Austin Watson returns to Predators after serving suspension for domestic violence

Austin Watson has served his 18-game suspension for domestic violence and will be eligible to return to the Predators’ lineup Thursday versus the Coyotes.

Watson, Nashville’s right winger, initially received a 27-game suspension from NHL commissioner Gary Bettman, but it was later reduced to 18 games by a neutral arbitrator in October. On Wednesday, he was reinstated to the team’s roster.

“I would like to thank my family, friends and the Nashville Predators for their continued support during this difficult time,” Watson said in a statement, released through the NHLPA. “It is a privilege to play in the National Hockey League, and I am grateful to be able to once again compete with my teammates.

“I want to apologize to Jennifer, my family, Jennifer’s family, my teammates, the Nashville community and the Nashville Predators for the negative attention that has come from the events of June 16th. Out of respect for my family’s health, well-being, and privacy, I will have no further comment on this matter moving forward.”

The NHL is the only major sports league with no written domestic violence policy. It looks at each situation on a case-by-case basis. But, the league was vocal when it came to its disappointment in the arbitrator’s October decision to shorten Watson’s suspension.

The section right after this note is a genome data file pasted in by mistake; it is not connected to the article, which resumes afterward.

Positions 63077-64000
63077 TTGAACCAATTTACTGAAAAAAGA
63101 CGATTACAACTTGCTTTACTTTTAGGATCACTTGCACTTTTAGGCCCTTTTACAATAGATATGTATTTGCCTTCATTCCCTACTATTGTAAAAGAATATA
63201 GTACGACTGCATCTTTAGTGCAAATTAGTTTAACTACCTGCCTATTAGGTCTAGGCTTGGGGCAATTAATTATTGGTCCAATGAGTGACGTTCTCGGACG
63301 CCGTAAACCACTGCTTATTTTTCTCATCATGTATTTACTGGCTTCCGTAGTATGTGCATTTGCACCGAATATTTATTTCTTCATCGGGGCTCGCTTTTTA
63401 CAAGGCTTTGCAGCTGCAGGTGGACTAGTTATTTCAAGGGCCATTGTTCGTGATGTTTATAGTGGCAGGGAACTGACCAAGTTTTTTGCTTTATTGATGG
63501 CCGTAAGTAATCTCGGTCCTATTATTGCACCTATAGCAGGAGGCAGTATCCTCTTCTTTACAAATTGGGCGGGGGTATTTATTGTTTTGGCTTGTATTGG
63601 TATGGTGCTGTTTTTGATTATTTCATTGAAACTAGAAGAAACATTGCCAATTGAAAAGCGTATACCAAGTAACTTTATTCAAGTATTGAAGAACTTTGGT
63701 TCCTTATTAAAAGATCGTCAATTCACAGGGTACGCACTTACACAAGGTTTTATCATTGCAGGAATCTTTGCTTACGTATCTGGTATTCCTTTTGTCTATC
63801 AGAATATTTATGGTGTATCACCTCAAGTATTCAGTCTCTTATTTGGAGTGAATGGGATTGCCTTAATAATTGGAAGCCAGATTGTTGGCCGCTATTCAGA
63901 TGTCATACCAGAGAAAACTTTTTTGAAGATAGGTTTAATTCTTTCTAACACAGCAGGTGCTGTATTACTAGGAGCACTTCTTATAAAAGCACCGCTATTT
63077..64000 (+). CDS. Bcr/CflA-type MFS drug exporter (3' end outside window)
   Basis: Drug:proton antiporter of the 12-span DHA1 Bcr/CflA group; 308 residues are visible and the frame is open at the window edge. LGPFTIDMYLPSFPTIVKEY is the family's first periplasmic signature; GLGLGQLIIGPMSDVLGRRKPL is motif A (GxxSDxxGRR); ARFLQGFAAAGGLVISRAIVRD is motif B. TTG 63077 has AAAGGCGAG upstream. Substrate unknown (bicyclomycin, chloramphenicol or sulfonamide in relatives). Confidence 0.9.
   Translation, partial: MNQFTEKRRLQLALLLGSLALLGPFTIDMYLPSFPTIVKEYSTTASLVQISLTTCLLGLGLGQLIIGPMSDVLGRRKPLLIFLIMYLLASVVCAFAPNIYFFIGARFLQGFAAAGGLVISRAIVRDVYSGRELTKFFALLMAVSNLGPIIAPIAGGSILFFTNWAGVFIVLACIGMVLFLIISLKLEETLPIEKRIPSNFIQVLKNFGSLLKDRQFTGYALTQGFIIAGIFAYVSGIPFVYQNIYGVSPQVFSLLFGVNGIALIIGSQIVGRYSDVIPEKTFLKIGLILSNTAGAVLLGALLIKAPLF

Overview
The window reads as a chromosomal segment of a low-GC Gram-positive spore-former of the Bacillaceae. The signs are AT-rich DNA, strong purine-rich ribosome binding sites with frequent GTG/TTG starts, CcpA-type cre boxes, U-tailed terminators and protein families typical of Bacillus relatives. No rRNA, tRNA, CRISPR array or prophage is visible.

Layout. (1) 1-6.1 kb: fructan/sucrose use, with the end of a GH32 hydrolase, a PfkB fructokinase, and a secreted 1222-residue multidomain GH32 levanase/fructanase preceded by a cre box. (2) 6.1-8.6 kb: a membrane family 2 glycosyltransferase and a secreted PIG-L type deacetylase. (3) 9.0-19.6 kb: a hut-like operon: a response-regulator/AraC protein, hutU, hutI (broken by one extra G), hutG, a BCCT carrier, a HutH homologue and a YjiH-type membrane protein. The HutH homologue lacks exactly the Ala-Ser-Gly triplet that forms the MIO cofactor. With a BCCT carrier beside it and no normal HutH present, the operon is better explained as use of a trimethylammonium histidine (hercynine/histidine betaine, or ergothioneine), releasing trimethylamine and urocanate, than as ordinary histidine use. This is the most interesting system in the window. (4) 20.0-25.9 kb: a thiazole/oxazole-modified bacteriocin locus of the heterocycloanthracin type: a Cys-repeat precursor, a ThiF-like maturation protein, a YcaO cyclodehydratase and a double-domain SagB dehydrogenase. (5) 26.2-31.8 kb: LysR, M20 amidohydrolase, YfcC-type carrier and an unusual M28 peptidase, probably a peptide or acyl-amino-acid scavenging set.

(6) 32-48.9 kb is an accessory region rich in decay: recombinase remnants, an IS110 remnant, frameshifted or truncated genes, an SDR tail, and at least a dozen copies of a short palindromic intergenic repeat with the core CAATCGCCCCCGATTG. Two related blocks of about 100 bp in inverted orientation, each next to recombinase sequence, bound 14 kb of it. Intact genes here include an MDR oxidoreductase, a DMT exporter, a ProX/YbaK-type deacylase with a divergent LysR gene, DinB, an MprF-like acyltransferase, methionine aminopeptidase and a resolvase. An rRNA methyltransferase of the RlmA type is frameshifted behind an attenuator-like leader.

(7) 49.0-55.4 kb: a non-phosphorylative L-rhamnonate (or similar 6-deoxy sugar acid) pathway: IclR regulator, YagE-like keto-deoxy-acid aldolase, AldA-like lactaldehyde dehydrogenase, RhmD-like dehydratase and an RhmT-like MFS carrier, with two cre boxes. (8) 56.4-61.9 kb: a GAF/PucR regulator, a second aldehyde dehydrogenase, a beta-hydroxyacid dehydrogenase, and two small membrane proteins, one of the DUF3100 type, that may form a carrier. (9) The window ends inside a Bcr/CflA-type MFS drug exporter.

The Predators released their own statement after Watson served his suspension, saying they “continue to support Austin, Jennifer and their baby as they take the necessary steps to move forward as a family” and said they will also have no further comment, according to the Tennessean.

The incident, in which Watson pleaded no contest to a misdemeanor charge of domestic assault, involved his girlfriend, who a witness saw Watson “swat” outside of a gas station. After the witness saw the two fighting, they flagged down a police officer passing by. Watson’s girlfriend, Jenn Guardino, initially denied Watson had touched her. But, later in the interview with the officer, she said Watson was responsible for causing scratches on her chest, according to a seperate report from the Tennessean.

The Tennessean also stated Guardino told police that “sometimes he gets handsy,” and that she “urged police not to say anything because it could hurt his career.”

A month after the news of the dispute broke, Guardino, released her own statement saying her “behavior and state of intoxication” led to his arrest and the June incident “was not an act of domestic violence.”